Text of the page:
Venezuelans savor solace in Miami
By DAVID ADAMS, Times Latin America Correspondent
MIAMI -- It was the day after Christmas that Venezuelan businessman Luis Bethencourt finally decided it was time to get his family out of the country.
At a condominium meeting for his upscale barrio in the east of the capital, Caracas, residents were planning for war.
"No one was talking about fixing up the park," he said. "They were drawing up inventories of weapons."
More than 40 days into a general strike that has crippled the state oil industry and closed most schools, Bethencourt fears his country is headed toward violent confrontation.
He and many others who can afford to leave are packing their bags -- and most are heading to South Florida. Some own homes in the area, which has long been a favorite holiday and shopping destination for Venezuelans. Others are renting.
Desperate parents have been showing up at one elementary school in Key Biscayne, where 15 new students -- all Venezuelan -- have enrolled since classes restarted last week.
Opposition leaders called the strike to demand the resignation of leftist President Hugo Chavez. Despite mounting economic chaos, Chavez has refused to budge, accusing the opposition of trying to mount a coup.
Fearing the worst, Venezuelans in South Florida who plan to return home to join antigovernment street protests are stocking up on protective material at security stores. On the streets of Caracas, opposition demonstrators clash almost daily with riot troops equipped with tear gas. Several people have died in shootings.
"People are afraid," said Josephina Capriles, the Venezuelan-born owner of Spytrix, a North Miami security store where sales of bullet-proof jackets and gas masks are booming. "I used to sell two bulletproof jackets a month but now I sell three a day," she said, adding that the extra sales were to Venezuelans.
Capriles offers discounts to Venezuelan clients. An Italian-made jacket costs $375, reduced from $498. Gas masks go for around $140. Other popular items include Mace, stun guns and more powerful electromuscular disruption devices, which can put down a human target at 20 feet.
"We are going back, but we have to be prepared," said Leopoldo Baptista, the 60-year-old owner of a major Venezuelan construction company. Baptista spent several thousand dollars at Spytrix on protective gear for his wife and children.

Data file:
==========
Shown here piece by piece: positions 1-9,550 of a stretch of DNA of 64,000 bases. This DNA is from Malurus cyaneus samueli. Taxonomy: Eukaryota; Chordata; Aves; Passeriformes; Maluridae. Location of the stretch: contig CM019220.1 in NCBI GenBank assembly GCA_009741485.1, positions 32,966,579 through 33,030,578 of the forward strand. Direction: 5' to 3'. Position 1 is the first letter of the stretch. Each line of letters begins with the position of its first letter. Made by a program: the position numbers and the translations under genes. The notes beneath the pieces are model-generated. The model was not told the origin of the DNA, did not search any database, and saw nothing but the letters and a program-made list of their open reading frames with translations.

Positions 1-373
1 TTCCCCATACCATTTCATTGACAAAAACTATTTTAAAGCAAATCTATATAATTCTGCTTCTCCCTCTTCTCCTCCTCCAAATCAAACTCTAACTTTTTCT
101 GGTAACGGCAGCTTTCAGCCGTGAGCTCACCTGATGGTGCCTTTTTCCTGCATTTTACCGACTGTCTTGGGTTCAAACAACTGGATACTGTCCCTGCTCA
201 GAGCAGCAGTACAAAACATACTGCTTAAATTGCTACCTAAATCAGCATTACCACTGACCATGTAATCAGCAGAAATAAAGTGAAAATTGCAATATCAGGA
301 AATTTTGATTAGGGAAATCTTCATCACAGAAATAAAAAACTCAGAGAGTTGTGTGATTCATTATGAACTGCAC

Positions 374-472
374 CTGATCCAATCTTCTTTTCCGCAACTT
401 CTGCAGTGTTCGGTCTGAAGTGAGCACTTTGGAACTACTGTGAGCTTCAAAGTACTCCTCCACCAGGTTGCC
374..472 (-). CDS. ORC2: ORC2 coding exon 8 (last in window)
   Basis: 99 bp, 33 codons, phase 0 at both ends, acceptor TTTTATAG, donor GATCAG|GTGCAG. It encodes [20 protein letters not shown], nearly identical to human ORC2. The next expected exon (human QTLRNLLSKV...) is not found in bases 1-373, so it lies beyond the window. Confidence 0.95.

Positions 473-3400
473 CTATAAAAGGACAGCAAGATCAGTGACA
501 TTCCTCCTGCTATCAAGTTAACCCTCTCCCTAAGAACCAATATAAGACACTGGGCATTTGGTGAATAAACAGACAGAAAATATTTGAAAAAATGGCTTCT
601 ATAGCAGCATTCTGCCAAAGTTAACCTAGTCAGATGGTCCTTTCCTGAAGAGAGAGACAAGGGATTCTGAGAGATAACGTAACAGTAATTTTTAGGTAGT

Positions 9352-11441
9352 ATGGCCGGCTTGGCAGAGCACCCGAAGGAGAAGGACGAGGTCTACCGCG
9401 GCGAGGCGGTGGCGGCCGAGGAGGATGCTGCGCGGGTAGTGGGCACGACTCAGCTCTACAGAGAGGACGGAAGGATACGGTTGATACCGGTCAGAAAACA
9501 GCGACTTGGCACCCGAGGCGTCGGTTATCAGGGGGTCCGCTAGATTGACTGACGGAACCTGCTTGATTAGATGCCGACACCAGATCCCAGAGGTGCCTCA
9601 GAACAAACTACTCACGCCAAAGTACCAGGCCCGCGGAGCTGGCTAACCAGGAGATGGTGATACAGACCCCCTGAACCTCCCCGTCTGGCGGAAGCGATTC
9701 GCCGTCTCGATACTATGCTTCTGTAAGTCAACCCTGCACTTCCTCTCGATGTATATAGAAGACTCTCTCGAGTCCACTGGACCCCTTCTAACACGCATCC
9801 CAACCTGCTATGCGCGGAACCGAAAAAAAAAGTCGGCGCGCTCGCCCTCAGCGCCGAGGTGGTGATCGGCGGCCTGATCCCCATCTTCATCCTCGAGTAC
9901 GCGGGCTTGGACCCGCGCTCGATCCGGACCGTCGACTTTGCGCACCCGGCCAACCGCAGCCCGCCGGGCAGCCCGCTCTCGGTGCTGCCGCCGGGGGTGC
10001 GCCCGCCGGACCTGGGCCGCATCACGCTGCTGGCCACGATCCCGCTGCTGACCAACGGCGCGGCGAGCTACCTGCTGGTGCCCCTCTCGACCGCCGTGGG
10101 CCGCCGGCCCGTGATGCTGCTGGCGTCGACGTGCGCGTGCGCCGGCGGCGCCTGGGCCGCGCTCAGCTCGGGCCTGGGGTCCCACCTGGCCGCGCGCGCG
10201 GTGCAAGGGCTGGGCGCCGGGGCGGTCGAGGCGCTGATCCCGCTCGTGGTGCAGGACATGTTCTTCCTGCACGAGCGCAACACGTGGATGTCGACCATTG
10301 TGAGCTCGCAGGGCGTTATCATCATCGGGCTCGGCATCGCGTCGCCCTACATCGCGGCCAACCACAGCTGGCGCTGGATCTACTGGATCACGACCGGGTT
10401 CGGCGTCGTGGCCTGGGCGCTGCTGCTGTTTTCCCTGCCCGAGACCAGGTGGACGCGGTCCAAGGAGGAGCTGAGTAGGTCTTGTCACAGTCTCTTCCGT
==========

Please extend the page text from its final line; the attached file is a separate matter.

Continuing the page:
Venezuelans have always felt at home in Miami. After an oil boom in the 1960s made the country the fifth-largest exporter of crude in the world, middle-class Venezuelans became frequent visitors at Miami shopping malls.
At least 40,000 Venezuelans live in South Florida, according to the 2000 census. The figure is likely much larger as nonresidents tend to be undercounted. Most new arrivals enter the country on tourist visas valid for up to six months.
Since the strike began, it is not uncommon to see cars in South Florida flying the Venezuelan flag. About 40 demonstrators held a protest recently outside a Citgo gas station, a chain affiliated with Venezuela's state-owned oil company.
When opposition leaders announced in late December that they were calling for a February referendum on Chavez's rule, the Venezuelan consulate in Miami was besieged by thousands of expatriates seeking to register to vote.
"We registered almost 4,000 new voters," said the consul, Antonio Hernandez, double the existing number.
Like Miami, Venezuela was a refuge for Cuban exiles after Fidel Castro's 1959 revolution. These days the political ties are stronger. Opponents of Chavez accuse him of trying to create a Castro-style dictatorship.
On Saturday Cuban exiles are organizing a rally in Miami's Little Havana neighborhood to express their solidarity with the anti-Chavez cause.
Venezuela's political crisis is a daily topic on Spanish-language TV and radio news shows. Miami's Univision affiliate, WLTV-Ch. 23, devoted a 20-minute segment on its Saturday morning show, Miami Now, to a studio debate between Venezuelan exiles.
Two Miami radio hosts made headlines last week when they caught Chavez in an on-air prank. The pair managed to have a live phone conversation with Chavez by using tape of Castro's voice.
Cuban exiles also are playing host to dissident Venezuelan military officers who have rebelled against Chavez.
Last week the president's former pilot, air force Maj. Juan Diaz, held a news conference accusing Chavez of providing financial support to the former Taliban government in Afghanistan and al-Qaida. Diaz, who offered no evidence, also alleged that Venezuelan civilians were being sent to Cuba for secret military training.
During the political crisis, airlines have trimmed their operations from 21 daily flights between Miami and Venezuela to eight. Revenue lost from visitors to Miami is estimated at $60-million a month, according to the Venezuelan American Chamber of Commerce.
The strike also has hurt local businesses, which have been unable to ship goods.
With supplies drying up in Caracas, Venezuelans who travel home are presented with long shopping lists from friends and relatives.
"I just got a call from a family member asking me to bring flour, coffee, beer and Pepsi," Bethencourt said. "Can you believe it? Those are all Venezuelan export products. Now there isn't even any Pepsi!"
He and two brothers are planning to rotate in and out of Venezuela for the next few months keeping an eye on the family business.
"I have no idea how long this will last," he said.
Despite the comparisons with Cuba's Castro, Bethencourt and other Venezuelan exiles are hoping they won't have to wait 40 years.
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From the Times wire desk
From the AP